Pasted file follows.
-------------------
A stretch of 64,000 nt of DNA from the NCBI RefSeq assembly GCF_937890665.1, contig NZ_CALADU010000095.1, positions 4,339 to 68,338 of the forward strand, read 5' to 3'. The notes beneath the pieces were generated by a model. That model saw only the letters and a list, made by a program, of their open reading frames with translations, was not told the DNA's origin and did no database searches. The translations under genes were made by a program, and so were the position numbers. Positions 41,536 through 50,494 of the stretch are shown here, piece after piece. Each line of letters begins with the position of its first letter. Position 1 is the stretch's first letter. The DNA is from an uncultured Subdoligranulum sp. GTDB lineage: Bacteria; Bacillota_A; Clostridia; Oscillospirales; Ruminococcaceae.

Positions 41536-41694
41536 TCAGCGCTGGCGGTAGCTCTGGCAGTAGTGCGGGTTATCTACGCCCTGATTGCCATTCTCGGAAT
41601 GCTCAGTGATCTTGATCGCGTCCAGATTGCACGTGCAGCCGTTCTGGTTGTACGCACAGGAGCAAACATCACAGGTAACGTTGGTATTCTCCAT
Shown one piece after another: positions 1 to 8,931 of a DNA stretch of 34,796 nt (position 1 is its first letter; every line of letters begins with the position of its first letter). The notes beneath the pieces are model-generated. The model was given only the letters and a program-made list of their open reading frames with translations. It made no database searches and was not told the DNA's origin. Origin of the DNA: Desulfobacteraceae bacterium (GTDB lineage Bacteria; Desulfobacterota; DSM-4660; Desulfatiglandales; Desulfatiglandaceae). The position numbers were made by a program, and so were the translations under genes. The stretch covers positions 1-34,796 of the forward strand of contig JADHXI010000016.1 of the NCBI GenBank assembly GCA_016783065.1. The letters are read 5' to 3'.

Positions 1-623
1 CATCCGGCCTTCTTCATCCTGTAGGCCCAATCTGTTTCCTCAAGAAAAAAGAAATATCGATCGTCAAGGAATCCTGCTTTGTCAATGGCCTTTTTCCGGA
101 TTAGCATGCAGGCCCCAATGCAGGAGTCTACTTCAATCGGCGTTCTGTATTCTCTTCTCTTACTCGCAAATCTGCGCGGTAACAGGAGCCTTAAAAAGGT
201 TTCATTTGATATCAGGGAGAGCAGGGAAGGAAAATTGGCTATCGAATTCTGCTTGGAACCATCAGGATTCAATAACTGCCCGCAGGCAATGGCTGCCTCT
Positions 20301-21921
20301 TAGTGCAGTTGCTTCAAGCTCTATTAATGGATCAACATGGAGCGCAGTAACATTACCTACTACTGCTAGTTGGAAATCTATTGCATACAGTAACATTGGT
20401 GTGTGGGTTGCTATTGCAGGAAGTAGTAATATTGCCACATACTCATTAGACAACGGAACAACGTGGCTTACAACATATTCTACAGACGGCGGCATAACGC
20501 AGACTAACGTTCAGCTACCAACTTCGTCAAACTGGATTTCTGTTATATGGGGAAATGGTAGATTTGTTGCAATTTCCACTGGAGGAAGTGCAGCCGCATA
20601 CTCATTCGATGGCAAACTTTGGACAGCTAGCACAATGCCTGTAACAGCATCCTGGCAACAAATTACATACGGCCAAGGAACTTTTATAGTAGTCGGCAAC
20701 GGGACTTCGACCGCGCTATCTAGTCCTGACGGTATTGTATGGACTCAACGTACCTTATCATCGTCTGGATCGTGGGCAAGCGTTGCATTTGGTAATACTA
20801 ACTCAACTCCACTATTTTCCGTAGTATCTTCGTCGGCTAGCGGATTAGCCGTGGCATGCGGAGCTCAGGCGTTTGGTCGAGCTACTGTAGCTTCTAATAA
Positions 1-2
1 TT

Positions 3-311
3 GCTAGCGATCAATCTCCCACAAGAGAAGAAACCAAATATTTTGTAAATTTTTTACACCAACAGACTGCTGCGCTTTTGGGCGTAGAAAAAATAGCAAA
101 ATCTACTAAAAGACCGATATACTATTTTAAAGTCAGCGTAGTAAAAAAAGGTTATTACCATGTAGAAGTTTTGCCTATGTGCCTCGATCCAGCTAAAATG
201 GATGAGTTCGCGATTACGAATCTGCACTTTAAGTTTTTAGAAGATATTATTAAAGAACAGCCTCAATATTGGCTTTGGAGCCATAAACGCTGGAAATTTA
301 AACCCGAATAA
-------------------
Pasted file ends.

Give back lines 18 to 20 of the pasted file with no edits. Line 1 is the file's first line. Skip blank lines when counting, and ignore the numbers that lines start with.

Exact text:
1 TT

Positions 3-311
3 GCTAGCGATCAATCTCCCACAAGAGAAGAAACCAAATATTTTGTAAATTTTTTACACCAACAGACTGCTGCGCTTTTGGGCGTAGAAAAAATAGCAAA